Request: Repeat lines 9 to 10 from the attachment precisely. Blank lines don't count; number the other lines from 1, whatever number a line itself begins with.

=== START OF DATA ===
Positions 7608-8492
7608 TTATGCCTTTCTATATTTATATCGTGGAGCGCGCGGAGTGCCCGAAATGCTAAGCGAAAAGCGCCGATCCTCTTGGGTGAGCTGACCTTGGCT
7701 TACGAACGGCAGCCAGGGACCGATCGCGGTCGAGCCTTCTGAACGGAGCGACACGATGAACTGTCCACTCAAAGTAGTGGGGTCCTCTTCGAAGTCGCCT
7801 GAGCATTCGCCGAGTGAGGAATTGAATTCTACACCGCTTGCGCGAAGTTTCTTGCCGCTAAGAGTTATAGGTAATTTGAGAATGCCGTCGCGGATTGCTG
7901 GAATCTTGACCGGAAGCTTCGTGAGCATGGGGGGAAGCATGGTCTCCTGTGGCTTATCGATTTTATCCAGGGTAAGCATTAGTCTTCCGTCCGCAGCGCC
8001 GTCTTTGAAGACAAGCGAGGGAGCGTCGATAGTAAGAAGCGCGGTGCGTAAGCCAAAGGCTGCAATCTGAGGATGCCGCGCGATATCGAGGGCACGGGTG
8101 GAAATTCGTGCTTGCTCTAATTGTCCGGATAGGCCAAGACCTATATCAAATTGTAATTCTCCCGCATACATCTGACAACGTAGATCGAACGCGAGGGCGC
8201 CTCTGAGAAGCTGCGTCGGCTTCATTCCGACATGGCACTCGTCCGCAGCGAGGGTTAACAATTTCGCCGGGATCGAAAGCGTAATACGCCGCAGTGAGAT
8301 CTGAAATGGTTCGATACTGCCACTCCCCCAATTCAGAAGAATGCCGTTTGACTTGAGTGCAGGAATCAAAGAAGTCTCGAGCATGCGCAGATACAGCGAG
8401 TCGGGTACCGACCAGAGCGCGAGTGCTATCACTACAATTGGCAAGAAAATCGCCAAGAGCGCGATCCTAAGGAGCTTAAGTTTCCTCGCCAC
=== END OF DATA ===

8301 CTGAAATGGTTCGATACTGCCACTCCCCCAATTCAGAAGAATGCCGTTTGACTTGAGTGCAGGAATCAAAGAAGTCTCGAGCATGCGCAGATACAGCGAG
8401 TCGGGTACCGACCAGAGCGCGAGTGCTATCACTACAATTGGCAAGAAAATCGCCAAGAGCGCGATCCTAAGGAGCTTAAGTTTCCTCGCCAC